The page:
— Why is it always a pig mask?! (See Motel Hell, Saw, The Village, The Butcher, etc., etc.)

— That look on the Penguin’s face as he slumps into his seat on the schoolbus full of Gospel-singing churchgoers who’ve picked him up after he escapes Maroni? Priceless.

Next week: Thus far, Gerald Crane’s son Jonathan appears surprisingly well-adjusted considering his dad’s a homicidal maniac. Will we see what pushes him over the edge in “The Scarecrow”? Plus, Oswald Cobblepot and Edward Nygma meet at last!

What did you think of this week’s episode? Let me know in the comments below or on Twitter (@JMaCabre).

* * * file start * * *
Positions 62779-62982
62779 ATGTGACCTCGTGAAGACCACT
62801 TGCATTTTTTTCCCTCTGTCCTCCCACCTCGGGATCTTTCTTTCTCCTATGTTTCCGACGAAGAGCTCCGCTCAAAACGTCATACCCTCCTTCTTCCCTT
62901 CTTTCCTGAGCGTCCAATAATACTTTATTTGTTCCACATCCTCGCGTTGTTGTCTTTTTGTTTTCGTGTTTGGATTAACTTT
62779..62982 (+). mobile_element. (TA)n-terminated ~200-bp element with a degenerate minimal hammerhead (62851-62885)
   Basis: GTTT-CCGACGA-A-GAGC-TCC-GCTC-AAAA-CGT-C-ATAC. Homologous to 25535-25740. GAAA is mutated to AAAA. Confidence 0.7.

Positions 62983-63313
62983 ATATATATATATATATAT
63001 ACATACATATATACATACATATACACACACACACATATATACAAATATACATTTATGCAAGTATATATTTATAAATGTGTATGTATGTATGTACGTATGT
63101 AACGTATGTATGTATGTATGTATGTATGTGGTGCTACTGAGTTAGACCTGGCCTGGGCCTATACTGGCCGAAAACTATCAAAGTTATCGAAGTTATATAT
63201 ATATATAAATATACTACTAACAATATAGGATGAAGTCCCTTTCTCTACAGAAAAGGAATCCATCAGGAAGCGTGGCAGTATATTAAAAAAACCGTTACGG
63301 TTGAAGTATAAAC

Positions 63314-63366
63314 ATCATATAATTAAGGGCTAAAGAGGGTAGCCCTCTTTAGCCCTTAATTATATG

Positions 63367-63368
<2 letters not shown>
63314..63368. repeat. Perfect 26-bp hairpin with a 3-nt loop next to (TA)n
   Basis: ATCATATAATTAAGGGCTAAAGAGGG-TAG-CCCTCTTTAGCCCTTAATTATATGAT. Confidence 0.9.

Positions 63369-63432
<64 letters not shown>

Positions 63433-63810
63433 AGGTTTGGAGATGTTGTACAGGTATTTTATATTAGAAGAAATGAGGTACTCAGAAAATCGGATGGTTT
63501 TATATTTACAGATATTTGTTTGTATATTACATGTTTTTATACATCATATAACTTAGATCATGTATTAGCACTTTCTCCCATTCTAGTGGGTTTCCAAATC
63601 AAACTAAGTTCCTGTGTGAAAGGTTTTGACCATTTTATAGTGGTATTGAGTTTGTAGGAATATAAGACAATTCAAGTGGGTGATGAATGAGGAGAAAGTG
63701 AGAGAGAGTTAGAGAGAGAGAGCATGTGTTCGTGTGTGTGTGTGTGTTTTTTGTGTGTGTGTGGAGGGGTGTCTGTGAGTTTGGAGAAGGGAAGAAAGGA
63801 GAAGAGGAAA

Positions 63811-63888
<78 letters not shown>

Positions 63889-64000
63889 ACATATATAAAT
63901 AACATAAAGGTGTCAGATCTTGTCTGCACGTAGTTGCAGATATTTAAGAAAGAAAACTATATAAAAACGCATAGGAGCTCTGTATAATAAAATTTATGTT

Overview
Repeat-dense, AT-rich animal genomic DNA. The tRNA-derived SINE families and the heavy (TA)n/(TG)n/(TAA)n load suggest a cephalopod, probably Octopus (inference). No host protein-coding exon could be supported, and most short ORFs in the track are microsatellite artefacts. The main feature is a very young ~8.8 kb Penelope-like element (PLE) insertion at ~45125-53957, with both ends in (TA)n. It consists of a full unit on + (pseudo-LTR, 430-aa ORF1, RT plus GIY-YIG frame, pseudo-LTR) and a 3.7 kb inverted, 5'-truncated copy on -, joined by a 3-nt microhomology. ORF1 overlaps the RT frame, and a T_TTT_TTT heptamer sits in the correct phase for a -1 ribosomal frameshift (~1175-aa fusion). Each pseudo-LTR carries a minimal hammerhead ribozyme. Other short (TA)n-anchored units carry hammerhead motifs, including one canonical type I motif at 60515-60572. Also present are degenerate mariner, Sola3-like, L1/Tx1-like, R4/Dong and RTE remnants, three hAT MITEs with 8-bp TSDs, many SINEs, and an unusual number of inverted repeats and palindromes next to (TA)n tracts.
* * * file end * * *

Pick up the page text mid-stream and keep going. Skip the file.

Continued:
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Comments

  1. Chase says:

    I think Selina is just telling everyone she didn’t see his face, because she expects everyone only wants her for that reason. My guess is she wants them to want her… for her. Then she will be more than happy to share with them what helpful information she has. I think it’s an attention grab from a desperate little girl.

  2. Nick says:

    That last scene made me think Fish was Vixen from Justice League.